That is where the concept of runa mukti comes in. Runa Mukti literally means liberation/ release from obligation (or runa). There are two ways of Runa Mukti. The first, if your guru feels you are capable, is to teach 1000 students what your guru has taught you. The second is to go one step further than your guru in that vidya.

*When I speak of guru-shishya parampara and runa mukti, I am referring to serious students who have spent many years of very close contact and training with their guru

Rhythm in Plants, Laya in Everything

Rhythm in Plants, Laya in Everything

I always tell my students that music has to be digested. Laya (variations of rhythm) have to become a part of you. The experience that one gets when music becomes apart of your being is incredibly beautiful.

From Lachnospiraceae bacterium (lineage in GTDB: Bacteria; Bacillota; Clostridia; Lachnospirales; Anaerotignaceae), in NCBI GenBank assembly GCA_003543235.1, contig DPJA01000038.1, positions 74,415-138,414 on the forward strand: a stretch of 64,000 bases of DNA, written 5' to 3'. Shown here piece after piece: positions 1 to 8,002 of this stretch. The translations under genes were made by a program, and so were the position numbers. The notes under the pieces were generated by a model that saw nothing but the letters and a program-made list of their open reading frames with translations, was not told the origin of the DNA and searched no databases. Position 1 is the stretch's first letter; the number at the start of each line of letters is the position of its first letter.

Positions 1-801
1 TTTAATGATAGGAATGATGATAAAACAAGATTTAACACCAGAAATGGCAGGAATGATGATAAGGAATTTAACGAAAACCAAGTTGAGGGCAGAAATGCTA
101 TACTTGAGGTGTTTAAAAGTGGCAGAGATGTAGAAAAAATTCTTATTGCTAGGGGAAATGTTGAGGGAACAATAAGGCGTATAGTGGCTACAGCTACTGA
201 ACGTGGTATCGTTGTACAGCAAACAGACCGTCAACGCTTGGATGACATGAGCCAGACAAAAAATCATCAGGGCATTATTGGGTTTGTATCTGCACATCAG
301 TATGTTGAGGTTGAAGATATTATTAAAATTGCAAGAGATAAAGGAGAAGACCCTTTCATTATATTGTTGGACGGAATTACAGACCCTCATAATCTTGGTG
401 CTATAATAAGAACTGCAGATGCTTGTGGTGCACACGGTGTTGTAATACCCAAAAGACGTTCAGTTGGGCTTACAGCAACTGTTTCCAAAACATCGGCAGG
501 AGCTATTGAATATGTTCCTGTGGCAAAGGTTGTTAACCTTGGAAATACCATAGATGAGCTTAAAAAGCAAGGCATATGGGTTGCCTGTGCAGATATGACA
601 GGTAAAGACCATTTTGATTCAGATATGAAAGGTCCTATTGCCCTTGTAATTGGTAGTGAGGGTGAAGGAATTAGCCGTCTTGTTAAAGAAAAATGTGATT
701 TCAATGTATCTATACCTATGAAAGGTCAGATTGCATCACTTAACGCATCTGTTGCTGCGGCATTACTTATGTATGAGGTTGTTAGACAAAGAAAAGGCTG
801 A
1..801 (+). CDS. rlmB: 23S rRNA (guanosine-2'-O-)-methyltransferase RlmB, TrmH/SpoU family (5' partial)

Today, I was re-designing the layout of my garden. I have over 200 potted plants in my garden. As I worked with my gardener sorting the plants, I was examining each of my plants and was mesmerised by the rhythm that each plant had.
Each plant was unique, each had its own laya. One had a straight branch that had three offshoots at the end; in it I saw adi-laya. On another plant, there was seven leaves, a flower and then seven leaves again; in it I could see a laya of 8 beats. The leaves represented the laya and the flower represented the sum. The cycle of 7 (leaves) came to the sum (flower) and continued on. Each branch of one of my palms was split into 13. The plant had a laya of 13. In this way, I saw the rhythm in each plant.